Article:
Study methods

To test the CAD algorithm for each condition, the researchers applied it to three separate groups of patients. Manual measurements were acquired on the same ultrasound scanner at every 10° for each image; shape features were used for parameterization.

Wu and colleagues applied CAD to scans of 288 patients with steatosis and 88 patients with adenomyosis. For these two groups, the diagnosis was confirmed with MRI and biopsy. The craniosynostosis dataset consisted of 22 CT-confirmed cases and 22 controls.

For adenomyosis, the radiologist was not blinded and chose regions that were indicative of adenomyosis or normal tissue based on MRI guidelines for texture analysis. For craniosynostosis, the team chose standardized cross-sectional axial cranial images at the plane used to measure biparietal diameter.

Machine-learning classifiers and decision trees were used in all techniques to classify parameters as "sick or not sick," with results based on majority classification. Subclassifiers called trees were used to classify each region as normal or abnormal based on chosen parameters, according to the authors.

CAD results by clinical condition
Target Accuracy Area under the receiver operator characteristics (ROC) curve p-value
Steatosis 72.74% 0.71 < 0.0001
Adenomyosis 77.27% 0.77 < 0.0001
Craniosynostosis 88.63% 0.89 < 0.0006

CAD's accuracy equals that of expert readers for steatosis and exceeds standard clinical diagnostic accuracy for adenomyosis and craniosynostosis, the group wrote. What's more, the CAD algorithm differs from previous techniques in that it uses a machine-learning design that can be trained by analyzing datasets of clinical images and tuned to provide quantitative clinical decision support.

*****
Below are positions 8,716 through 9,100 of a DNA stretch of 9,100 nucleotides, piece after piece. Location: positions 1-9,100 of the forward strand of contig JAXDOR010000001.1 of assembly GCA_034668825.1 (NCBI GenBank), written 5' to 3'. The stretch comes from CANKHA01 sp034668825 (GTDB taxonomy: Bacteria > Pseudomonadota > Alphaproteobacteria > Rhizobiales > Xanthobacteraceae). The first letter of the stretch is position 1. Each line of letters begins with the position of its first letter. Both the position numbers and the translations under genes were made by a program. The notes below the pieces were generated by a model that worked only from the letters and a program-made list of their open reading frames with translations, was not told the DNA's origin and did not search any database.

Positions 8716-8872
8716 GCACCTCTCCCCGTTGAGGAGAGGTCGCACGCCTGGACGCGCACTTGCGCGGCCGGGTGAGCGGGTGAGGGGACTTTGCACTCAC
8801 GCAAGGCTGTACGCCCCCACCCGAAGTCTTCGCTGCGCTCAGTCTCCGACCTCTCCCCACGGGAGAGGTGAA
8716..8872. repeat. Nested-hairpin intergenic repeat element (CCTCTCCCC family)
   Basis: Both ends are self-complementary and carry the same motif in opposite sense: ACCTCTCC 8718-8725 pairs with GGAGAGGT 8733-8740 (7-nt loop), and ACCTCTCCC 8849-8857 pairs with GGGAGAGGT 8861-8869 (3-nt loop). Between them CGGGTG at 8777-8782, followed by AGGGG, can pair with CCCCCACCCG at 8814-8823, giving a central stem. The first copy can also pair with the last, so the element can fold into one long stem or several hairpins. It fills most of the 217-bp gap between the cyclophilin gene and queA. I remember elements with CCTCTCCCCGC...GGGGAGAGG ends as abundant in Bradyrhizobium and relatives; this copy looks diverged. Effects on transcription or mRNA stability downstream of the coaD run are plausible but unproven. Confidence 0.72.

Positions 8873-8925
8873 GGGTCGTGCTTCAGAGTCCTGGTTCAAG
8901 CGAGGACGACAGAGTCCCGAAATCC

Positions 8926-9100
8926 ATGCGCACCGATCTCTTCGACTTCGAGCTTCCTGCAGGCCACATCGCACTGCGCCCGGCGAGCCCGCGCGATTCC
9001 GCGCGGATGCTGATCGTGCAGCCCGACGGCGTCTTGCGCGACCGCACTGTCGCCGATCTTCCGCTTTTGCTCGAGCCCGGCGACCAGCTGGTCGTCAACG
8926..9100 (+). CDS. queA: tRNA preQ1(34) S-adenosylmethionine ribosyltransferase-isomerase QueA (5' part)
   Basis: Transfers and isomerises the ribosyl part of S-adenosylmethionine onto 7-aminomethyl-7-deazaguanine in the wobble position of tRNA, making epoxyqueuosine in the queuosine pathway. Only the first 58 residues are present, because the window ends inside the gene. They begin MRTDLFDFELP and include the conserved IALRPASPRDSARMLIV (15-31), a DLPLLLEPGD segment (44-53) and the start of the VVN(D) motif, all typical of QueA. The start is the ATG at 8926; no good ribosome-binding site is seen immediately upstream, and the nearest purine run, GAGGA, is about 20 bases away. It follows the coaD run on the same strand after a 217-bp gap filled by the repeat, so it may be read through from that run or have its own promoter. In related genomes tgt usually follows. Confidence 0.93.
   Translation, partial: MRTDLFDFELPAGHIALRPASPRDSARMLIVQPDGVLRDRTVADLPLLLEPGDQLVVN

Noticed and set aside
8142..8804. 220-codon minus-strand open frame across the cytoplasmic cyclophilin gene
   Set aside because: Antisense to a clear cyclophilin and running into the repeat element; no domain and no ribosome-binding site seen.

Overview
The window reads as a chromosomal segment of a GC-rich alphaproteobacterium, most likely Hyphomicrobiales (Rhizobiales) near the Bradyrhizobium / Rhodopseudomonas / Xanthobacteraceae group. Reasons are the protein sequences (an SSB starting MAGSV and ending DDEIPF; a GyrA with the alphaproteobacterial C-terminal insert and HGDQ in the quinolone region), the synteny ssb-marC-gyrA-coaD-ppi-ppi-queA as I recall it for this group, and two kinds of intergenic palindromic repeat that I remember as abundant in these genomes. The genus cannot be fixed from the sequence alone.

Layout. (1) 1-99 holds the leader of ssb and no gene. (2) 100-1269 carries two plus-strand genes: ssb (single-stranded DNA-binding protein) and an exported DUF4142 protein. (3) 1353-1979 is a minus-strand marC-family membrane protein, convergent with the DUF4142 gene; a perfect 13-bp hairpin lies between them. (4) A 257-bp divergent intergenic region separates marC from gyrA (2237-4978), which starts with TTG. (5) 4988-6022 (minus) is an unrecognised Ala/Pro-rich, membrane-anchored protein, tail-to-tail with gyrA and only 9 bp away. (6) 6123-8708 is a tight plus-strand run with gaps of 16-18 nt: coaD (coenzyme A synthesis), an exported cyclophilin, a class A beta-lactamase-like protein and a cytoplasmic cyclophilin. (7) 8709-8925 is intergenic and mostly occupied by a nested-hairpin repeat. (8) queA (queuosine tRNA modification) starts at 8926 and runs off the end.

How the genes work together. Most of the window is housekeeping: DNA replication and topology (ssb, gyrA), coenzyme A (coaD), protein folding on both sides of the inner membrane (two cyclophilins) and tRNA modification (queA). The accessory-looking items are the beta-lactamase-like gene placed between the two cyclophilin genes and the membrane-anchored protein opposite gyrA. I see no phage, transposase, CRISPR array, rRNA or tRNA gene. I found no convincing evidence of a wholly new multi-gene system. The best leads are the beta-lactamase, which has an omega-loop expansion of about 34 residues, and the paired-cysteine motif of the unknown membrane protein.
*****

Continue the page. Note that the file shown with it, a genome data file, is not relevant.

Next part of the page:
"I believe that these tools can help doctors by flagging high-risk cases," Wu told AuntMinnie.com. "Doctors have a vast amount of additional knowledge like patient history that our algorithm cannot use. If the algorithm can flag some of the more obvious cases from images alone, it could allow doctors to focus on the more difficult cases and help more patients."

Machine-learning framework
Image courtesy of Jie Ying Wu.

Diagnosing steatosis earlier could prevent more severe symptoms, while adenomyosis detection could help more patients get treated, the authors wrote. Identifying at-risk cases of craniosynostosis earlier could help with treatment planning and counseling.

Interobserver variability

The current study is larger and the dataset more heterogeneous than similar efforts in any of the targeted conditions, according to the authors.

They are considering the addition of image normalization techniques, but this may be less promising than initially thought as simple normalizations don't offer much improvement.

"It is exactly the nonnormal features that we want to identify here, so it's hard not to throw out the baby with the bathwater," said senior author Derek Merck, PhD.

Also on the table is the use of CAD to analyze shear-wave elastography exams, which measure tissue stiffness. Current methods present unique challenges in ultrasound, Wu said.

"Two operators scanning the same patient can produce drastically different-looking images," she said. "Shear-wave elastography should provide a more consistent and generalizable measurement across patients. Also, we are interested in extracting the raw ultrasound measurements to see if our method can learn better from the information that would otherwise be lost in postprocessing."